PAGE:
This cauliflower is sweet, tangy, and fiery and that’s why it’s so hard to stop eating. It’s great over rice as a meal, but you could a so consider set- ting out a bowl of the cauliflower as a serve-yourself appetizer. For the best-textured cauliflower, cut your florets into 1½-inch piece . If they’re larger, they remain a little firm after frying and are harder to eat.
Culinary Vegetable Institute Executive Chef Jamie Simpson first tasted a version of the Thai sauce nam prik pao while cooking at the Charleston Place Hotel (now Belmond Charleston Place). A fellow chef-friend, who once worked at Charleston’s beloved Thai restaurant, Basil, made the sauce for staff meal, and they ate it on room-service chicken fingers. Since then, the balance of sweetness, fieriness, and delicious pungency has haunted Jamie. He tried to replicate it for years but wasn’t happy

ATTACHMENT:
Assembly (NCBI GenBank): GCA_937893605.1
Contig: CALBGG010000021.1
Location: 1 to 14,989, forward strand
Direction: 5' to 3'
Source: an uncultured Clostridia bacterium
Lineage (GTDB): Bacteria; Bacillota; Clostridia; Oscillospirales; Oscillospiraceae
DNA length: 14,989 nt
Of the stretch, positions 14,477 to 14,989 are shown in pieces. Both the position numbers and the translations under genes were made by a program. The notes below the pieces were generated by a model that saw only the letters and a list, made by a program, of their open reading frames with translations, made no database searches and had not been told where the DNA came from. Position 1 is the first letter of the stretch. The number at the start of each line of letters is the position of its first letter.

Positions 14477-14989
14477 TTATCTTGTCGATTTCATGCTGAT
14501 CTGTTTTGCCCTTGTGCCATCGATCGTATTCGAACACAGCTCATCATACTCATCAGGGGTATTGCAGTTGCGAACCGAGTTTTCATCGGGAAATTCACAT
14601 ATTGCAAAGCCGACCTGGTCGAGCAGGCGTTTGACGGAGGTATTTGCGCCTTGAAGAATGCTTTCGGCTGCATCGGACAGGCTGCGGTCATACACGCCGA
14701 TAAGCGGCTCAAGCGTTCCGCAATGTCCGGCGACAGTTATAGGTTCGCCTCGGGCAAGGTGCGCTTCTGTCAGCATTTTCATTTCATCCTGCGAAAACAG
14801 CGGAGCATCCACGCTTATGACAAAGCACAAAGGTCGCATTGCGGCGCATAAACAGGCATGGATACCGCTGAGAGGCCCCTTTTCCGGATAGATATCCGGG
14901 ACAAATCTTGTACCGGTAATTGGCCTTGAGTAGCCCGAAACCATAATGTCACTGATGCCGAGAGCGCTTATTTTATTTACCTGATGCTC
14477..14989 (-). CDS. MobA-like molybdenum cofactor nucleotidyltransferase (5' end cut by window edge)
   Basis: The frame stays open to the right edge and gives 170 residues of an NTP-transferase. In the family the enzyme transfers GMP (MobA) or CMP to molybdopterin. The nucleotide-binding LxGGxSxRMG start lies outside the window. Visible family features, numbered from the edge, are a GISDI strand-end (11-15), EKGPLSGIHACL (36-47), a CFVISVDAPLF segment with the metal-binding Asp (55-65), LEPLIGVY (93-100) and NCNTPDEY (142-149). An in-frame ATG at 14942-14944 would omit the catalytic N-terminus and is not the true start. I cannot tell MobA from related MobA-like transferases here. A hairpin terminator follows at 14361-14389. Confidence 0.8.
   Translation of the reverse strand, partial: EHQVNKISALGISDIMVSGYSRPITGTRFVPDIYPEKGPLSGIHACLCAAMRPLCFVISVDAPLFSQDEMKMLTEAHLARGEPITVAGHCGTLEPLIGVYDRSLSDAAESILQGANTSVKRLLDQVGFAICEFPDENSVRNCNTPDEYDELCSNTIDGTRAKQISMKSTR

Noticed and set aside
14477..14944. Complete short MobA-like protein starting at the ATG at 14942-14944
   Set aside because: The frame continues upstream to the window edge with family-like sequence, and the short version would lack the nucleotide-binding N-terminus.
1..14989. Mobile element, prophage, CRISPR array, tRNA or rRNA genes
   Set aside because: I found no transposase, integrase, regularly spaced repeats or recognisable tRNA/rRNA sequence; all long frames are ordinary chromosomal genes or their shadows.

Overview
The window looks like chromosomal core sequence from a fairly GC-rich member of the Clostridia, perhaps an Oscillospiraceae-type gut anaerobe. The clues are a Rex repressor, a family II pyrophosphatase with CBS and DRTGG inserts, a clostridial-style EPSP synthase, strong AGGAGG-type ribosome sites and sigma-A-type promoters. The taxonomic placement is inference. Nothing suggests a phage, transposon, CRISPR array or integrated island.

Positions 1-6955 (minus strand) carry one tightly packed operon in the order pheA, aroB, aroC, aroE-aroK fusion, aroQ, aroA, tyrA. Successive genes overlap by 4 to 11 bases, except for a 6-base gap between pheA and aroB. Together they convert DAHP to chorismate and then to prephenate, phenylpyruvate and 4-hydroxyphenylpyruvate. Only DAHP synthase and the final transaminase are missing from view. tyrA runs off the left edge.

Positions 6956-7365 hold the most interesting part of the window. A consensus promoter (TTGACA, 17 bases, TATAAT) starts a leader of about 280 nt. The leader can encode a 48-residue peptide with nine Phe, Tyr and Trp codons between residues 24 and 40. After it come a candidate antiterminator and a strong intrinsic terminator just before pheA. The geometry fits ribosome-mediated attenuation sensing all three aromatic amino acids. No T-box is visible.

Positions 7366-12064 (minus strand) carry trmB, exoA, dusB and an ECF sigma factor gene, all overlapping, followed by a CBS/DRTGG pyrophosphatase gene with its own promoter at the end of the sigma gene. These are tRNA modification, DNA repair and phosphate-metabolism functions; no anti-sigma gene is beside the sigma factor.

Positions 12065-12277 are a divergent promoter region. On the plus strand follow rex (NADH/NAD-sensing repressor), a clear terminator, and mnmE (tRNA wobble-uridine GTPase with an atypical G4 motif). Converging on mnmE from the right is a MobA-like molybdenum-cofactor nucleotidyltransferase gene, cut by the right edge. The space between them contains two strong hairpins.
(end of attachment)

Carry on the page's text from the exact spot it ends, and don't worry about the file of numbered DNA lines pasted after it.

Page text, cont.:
with the results until the CVI grew the right peppers. This is one of our pantry staples brought out frequently for staff meals. Toast, vegetables, rice, hamburgers—you name it; this hot chile jam will elevate it. Note: The Thai chiles are HOT, so it’s important you wear gloves when seeding them. Also, this recipe makes a lot of jam, but it lasts indefinitely in the fridge. Or you can give a few jars away as gifts.